|Title||The Tempest Society|
150 x 200 mm
Gathering together interviews, essays, rare archival material and translations, The Tempest Society revisits and resuscitates the forgotten heritage of a politicised theatre group – ‘Al Assifa’ – that was born out of the struggles of the Mouvement des travailleurs arabes (MTA), Palestine, anti-colonialism, and workers’ and immigrant labour rights. Contributors explore the legacy of the group – placing this history in the context of the European economic crisis and its effect on Greece, contemporary migration and the conditions of immigrant workers and refugees. Conversations with the artist, and participants and collaborators in her film, consider the potential for politicised art to move between the street and the factory in cultural production today.
Following The Tempest Society (2017), the original video installation commissioned for documenta 14, which took Athens as a site to reflect on radical equality, democracy and theatre as a civic space, the book brings to light the specific history, the archive, and the ongoing resonance of the agit-prop theatre group ‘Al-Assifa’ in the context of urgent economic, political and humanitarian upheaval.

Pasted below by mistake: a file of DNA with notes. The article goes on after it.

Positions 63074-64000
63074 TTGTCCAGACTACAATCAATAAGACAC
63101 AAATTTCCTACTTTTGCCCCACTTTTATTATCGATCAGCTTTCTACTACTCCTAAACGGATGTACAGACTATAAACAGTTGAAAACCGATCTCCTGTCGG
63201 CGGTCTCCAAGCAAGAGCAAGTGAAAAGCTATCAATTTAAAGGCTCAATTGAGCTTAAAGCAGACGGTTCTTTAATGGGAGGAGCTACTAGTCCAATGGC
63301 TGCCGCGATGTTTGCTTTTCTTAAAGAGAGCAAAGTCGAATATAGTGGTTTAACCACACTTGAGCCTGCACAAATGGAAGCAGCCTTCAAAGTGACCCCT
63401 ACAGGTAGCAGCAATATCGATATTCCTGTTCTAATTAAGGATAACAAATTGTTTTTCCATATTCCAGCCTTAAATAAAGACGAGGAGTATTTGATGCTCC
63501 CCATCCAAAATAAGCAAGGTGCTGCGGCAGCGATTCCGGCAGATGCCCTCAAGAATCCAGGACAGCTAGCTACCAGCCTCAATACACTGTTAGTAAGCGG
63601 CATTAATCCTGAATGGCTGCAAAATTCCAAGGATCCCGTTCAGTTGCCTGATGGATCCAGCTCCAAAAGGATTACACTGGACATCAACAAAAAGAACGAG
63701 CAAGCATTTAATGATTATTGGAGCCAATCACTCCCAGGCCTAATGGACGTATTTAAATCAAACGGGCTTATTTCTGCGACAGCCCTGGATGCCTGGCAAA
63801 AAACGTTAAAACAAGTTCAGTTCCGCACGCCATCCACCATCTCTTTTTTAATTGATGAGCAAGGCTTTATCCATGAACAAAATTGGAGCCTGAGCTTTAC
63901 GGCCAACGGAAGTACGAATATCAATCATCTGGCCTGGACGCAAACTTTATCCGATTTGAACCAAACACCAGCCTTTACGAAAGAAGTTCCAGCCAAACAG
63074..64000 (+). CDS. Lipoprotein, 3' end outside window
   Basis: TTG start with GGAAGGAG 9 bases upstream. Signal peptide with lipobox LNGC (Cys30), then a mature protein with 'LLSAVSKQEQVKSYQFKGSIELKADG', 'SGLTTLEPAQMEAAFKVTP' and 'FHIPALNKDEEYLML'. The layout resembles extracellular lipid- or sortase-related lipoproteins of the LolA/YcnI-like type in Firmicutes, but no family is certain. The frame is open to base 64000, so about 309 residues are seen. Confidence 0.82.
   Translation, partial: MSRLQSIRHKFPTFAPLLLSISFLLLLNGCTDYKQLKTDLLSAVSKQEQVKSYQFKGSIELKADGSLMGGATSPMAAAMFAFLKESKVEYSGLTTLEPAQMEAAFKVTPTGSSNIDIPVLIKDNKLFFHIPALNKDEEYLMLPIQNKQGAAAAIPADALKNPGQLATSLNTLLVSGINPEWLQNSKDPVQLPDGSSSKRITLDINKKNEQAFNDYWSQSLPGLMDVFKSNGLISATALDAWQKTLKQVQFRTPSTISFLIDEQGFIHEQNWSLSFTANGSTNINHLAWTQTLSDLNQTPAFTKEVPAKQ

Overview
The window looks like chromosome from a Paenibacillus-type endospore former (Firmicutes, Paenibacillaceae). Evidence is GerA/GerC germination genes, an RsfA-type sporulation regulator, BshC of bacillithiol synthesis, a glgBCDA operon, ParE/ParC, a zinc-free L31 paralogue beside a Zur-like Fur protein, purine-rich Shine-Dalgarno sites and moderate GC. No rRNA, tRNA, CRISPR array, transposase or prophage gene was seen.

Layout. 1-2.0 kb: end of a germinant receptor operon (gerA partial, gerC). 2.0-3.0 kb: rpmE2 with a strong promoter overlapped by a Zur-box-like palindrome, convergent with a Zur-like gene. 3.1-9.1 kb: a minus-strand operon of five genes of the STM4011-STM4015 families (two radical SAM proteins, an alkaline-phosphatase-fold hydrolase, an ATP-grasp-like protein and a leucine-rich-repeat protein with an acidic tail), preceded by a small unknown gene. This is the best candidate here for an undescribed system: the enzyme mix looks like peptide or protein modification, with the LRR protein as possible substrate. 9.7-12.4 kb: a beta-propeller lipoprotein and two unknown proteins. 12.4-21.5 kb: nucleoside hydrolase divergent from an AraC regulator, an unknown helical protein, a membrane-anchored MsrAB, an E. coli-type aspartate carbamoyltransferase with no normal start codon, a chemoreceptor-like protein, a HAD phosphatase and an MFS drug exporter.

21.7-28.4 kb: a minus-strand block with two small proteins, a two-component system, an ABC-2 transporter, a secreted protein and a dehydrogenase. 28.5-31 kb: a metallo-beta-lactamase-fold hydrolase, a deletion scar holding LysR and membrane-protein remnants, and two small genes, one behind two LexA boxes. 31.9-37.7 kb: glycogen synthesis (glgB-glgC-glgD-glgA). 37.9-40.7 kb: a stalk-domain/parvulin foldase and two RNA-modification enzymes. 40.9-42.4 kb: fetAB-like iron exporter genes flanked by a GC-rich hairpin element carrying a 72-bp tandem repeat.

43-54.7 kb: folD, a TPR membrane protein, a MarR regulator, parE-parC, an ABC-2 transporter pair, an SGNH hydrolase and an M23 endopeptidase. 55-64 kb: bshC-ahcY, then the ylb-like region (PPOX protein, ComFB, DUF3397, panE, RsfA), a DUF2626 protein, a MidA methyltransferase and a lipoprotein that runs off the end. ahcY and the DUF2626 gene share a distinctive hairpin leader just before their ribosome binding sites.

With contributions from Abdellali Hajjat, Hendrik Folkerts, Pothiti Hantzaroula, and interviews with Philippe Tancelin, surviving member of Al Assifa, Bouchra Khalili, Omar Berrada, and Alexandre Kauffmann, and Isavella Alopoudi, Elias Kiama Tzogonas, and Giannis Sotiriou, the performers in The Tempest Society.
Bouchra Khalili is a Moroccan-French visual artist. Raised between Morocco and France, she studied Film at Sorbonne Nouvelle and Fine Arts at École Nationale Supérieure d’Arts de Paris-Cergy. Recent exhibitions include solo shows at MFA, Boston, Jeu de Paume, Paris and Sessession, Vienna. In 2018 she has been shortlisted for both the Guggenheim’s Hugo Boss Prize and the Artes Mundi Prize. She currently lives in Berlin.